Rachel Wright qualified as a veterinary nurse in England and volunteered extensively in developing countries before setting up an animal hospital in Rajasthan in India
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MY empathy for animals was with me from the start. When I started school in Peterborough, our cat would follow me to school, sit on my teacher's chair and accompany me home afterwards. I rescued animals from a young age too, usually injured birds, and, when I was 16, I did work experience at a local vets and was asked to stay to work at weekends. I had found my vocation and went to the University of Bristol to do my veterinary nurse training, qualifying in 1994. Following qualification, I worked in a number of practices, including the Royal Veterinary College's animal hospital in Camden, where I taught practical skills to student vets and nurses.
Travel was another passion, and in 1997 I embarked on eight years of volunteering with a variety of projects around the world, helping people and animals. I funded the trips by returning to London and doing locum work for as many hours as I could. The highlights of these trips included working on an art project with Aborigines in the Australian outback; setting up a new veterinary hospital for the Orangutan Foundation in Kalimantan, Borneo, and working for the India Project for Animals and Nature in Tamil Nadu, southern India, caring for rescue animals and doing village animal outreach work. I even volunteered at the Elephant Nature Park in northern Thailand, taking care of rescued elephants.
After years spent in developing countries I still felt unable to make a lasting difference to the animals. Then I had a ‘lightbulb moment’ – I had to open my own hospital. In 2004, I was shown a photograph of four dogs tied together to a wooden post and left in the desert to die. It was a common method of stray dog control in the local area and the decision about the location of my hospital was made. Before long, I had purchased some land and construction had started for the Tree of Life for Animals (TOLFA) Hospital in Kharekhari, a village in rural Rajasthan (www.tolfa.org.uk). We opened our doors on October 4, 2005, and it has grown steadily since then. Ten years on, the scale of our achievement can be measured in many ways, including animal rescue, rabies eradication, treatment of livestock, mobile health clinics, education and the fact that we employ around 50 local people. As of December 2015, we had:⇓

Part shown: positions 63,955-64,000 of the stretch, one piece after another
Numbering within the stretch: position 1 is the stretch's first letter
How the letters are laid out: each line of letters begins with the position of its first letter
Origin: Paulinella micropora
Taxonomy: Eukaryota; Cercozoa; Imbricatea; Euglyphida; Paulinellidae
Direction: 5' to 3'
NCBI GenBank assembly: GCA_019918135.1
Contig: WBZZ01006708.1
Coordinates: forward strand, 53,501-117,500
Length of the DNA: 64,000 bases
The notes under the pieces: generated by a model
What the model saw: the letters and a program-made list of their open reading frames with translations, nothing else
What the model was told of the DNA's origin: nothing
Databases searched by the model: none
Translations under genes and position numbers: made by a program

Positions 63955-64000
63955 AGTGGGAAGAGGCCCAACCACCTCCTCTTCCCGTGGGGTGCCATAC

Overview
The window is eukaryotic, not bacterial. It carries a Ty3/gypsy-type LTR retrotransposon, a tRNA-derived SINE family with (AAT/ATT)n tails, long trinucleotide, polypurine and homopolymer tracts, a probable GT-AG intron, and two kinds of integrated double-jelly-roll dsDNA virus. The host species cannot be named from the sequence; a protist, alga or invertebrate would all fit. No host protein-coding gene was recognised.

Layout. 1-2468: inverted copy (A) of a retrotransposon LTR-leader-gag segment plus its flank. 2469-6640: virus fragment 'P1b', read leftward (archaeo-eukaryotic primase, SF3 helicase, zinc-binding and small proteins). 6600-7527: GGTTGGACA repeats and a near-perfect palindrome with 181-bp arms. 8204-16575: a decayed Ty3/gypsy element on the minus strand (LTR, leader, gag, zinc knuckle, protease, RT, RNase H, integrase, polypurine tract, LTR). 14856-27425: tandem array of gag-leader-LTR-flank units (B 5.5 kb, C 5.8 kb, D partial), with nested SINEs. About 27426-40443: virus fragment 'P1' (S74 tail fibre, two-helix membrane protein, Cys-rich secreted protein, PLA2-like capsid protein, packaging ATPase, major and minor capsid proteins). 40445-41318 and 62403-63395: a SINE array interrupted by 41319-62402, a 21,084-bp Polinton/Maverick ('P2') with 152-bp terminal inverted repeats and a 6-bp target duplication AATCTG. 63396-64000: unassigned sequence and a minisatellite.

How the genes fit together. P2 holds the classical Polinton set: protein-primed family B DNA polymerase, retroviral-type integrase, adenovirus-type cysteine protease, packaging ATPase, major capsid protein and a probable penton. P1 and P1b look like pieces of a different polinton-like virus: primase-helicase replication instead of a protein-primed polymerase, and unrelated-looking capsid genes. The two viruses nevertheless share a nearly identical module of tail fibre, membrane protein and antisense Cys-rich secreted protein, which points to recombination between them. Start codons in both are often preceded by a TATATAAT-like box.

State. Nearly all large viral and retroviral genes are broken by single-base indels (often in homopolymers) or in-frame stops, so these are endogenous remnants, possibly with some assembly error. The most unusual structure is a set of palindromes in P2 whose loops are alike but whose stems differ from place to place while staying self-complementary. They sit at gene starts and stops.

▪ Admitted 22,542 animals to the hospital (and we offer lifelong shelter to animals that would be unable to survive on the streets).
▪ Neutered 17,913 dogs and vaccinated 21,587 against rabies.
▪ Treated thousands of livestock for local farmers.
▪ Set up a mobile health team that visits 24 villages, in addition to our pet owner clinics.
▪ Taught more than 4000 children about the Five Freedoms, how to care for a pet animal and how to avoid being bitten by a dog.
In the early days of setting up TOLFA, my role was, of course, very hands-on; these days it is more varied. I report to funding organisations, donors and trustees; I monitor our various projects and create new ones as funding allows. I also spend time with Indian visitors, government agencies and the media. Importantly, I make sure that I still spend at least some time helping out with treatments and discussing cases with our veterinary team or doing nurturing work. This is what I enjoy the most and I would go crazy if I couldn't spend at least some time doing it.
We have faced many challenges along the way, which only redoubled my determination to succeed. Overall, however, the positives far outweigh the negatives and I have relished the challenge of setting up a veterinary hospital from scratch, taking the experience I have gained and putting it into practical application.
At a personal level, I have thrown myself into a different culture, learning the different facets that make India so incredible, and I feel completely at home here. I am married to an Indian and we live in a traditional Indian extended family with our five-year-old daughter, Mahi.
What is most satisfying is that, with our help, the attitudes of local people towards animals are changing. More and more people call us when they see an animal in need and they take responsibility for the stray animals living among them. Almost 70 per cent of the animals have a ‘care person’ so, while the animal remains a street animal and doesn't live in the person's house, they will give it simple food and call us if it is suffering from injury or illness. They will also follow up on their care afterwards. It is very encouraging to see this and it confirms our belief that we really are making a difference.